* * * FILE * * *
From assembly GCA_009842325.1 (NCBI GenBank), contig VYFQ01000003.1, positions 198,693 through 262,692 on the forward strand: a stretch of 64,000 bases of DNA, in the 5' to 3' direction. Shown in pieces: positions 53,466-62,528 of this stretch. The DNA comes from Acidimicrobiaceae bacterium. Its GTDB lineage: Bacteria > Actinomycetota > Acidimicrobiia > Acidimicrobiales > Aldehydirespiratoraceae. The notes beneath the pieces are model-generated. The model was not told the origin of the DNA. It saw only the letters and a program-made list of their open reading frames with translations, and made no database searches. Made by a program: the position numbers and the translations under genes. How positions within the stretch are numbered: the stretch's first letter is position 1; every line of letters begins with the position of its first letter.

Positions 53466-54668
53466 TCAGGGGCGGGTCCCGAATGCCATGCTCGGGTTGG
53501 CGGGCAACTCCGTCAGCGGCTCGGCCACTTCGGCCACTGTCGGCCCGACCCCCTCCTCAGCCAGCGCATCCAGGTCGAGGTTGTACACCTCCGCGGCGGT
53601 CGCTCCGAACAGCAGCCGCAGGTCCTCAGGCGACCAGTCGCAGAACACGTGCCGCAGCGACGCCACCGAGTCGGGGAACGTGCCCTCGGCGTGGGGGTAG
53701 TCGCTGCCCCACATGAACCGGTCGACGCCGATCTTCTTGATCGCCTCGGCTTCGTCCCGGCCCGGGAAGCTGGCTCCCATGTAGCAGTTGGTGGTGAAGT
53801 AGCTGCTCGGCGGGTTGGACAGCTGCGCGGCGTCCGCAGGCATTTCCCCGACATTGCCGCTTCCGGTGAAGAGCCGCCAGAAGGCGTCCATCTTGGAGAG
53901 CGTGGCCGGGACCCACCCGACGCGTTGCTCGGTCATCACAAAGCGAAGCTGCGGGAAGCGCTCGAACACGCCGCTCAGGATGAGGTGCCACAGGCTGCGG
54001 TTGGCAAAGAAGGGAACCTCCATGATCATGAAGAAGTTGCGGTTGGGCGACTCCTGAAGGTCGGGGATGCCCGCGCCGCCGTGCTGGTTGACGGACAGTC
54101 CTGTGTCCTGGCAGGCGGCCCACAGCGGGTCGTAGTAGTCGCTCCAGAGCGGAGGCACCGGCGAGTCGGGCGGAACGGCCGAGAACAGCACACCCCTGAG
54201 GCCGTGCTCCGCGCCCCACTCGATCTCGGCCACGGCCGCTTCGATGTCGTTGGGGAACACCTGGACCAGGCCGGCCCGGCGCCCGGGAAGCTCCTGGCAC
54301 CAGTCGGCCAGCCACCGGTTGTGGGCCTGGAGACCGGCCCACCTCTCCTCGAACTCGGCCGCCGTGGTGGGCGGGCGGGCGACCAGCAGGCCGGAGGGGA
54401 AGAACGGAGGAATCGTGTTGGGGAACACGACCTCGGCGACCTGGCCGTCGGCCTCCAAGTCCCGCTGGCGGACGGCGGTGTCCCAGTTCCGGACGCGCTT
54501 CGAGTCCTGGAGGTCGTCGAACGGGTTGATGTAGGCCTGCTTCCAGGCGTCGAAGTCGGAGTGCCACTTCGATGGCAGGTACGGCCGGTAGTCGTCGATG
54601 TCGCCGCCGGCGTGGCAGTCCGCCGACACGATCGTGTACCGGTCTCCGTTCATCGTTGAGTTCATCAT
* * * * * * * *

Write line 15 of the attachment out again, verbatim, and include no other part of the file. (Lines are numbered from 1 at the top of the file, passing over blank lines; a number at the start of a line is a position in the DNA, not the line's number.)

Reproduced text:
54601 TCGCCGCCGGCGTGGCAGTCCGCCGACACGATCGTGTACCGGTCTCCGTTCATCGTTGAGTTCATCAT